Judge not according to the appearance.
Toward the end of the morning surgery, I was asked by the police to inspect and advise on a body ‘found in suspicious circumstances’. In due course, I was conveyed in a police car to where the television cameras and the police were waiting.
The background story was that a man had been arrested the day before for driving under the influence of alcohol and disqualified driving. He had been released from the watchhouse at 8.30 pm the previous evening to appear at court at 10.00 am. His parting remark had been, ‘I will not be appearing in court’. He did not appear, and on going to the house where he lived alone, the police had found him lying still. When I looked I saw him lying prone in a room at the top of the back stairs—four in number—with a pool of blood spreading from under the head. The light was still on from the night before.
After ascertaining that photography was finished and it was clear for me to proceed to examine the body, I proceeded to turn him over to determine the source of bleeding. I did not usually wear gloves to handle bodies, for as I have remarked to various onlookers, ‘The incubation period for HIV is such that I didn’t have to worry about it’. Next time I wore gloves.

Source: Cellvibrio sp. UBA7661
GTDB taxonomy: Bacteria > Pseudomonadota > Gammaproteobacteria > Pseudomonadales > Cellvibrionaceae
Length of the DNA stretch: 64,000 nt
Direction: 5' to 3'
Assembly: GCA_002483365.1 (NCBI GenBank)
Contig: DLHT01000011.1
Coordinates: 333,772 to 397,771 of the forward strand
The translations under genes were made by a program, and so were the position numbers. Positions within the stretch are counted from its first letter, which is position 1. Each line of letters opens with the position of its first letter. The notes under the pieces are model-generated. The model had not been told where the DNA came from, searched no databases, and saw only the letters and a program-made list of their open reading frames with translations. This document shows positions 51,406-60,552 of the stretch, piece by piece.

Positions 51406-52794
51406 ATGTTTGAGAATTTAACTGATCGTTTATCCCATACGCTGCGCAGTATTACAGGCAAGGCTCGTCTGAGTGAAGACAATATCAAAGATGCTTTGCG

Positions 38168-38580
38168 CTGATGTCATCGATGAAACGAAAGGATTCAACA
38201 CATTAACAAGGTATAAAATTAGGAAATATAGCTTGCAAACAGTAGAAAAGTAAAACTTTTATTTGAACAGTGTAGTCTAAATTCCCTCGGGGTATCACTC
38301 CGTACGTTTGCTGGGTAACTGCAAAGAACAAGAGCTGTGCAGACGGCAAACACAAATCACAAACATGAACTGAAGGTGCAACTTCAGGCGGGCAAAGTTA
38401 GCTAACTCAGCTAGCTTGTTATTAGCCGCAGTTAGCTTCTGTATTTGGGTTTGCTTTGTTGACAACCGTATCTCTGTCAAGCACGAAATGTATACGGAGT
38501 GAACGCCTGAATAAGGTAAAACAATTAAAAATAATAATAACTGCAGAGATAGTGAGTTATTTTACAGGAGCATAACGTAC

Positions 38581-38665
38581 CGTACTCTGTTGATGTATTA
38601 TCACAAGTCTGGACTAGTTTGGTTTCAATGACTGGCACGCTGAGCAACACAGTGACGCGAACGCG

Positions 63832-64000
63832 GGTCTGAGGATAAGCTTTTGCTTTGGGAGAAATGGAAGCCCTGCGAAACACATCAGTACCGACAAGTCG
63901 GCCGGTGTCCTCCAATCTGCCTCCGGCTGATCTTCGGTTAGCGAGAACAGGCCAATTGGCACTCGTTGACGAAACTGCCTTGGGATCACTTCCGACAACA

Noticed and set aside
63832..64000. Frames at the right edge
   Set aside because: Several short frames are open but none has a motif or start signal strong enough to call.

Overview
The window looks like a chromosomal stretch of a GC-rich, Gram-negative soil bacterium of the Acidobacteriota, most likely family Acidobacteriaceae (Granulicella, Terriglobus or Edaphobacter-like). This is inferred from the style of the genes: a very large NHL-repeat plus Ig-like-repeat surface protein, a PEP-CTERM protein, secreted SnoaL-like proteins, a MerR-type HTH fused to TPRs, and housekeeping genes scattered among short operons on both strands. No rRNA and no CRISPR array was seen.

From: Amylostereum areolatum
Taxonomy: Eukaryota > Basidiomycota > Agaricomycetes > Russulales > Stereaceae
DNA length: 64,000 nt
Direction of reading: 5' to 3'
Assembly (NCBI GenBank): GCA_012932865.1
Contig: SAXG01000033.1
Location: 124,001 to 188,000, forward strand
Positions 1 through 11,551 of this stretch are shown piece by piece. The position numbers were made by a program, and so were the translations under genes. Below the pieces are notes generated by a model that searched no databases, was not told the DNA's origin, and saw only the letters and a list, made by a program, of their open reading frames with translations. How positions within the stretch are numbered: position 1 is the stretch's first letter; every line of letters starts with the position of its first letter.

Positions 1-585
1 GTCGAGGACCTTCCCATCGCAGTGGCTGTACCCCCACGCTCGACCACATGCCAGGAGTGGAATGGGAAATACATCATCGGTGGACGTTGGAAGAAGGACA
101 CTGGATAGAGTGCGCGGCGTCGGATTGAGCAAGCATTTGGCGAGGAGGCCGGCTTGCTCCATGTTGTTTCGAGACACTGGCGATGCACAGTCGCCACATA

He was a heavy man and a tentative pull at his clothes had little effect. A hand under the shoulder brought some movement and as he rolled over I felt a ‘kick’ and there were cracks and sparks, something like a Chinese New Year celebration. After the power was turned off at the meter box, I had a closer look. An electric power cord had been partly unravelled and the electric wires connected to each index finger. The cord had been unnoticed where it passed out from under the body––through a door to a high-power point in the next room. The blood came from where he had fallen on his nose.
DISCUSSION AND LESSONS LEARNED
Be suspicious of the suspicious.
Always consider safety first in cases of apparent accidental death, suicide, homicide and motor vehicle accidents.
Secure safety at the site.
One very cold wintry Sunday we experienced one of those dreaded emergencies when a bus load of tourists returning from a trip to the Mt Baw Baw snow resort plunged off the mountain road. Forty-two people from Italy and expatriates were affected and they were transported to our small bush nursing hospital to be managed by two doctors and two nurses. The scene was somewhat chaotic especially as many could not communicate in English. Most of the patients had relatively minor injuries but some stressed victims who ...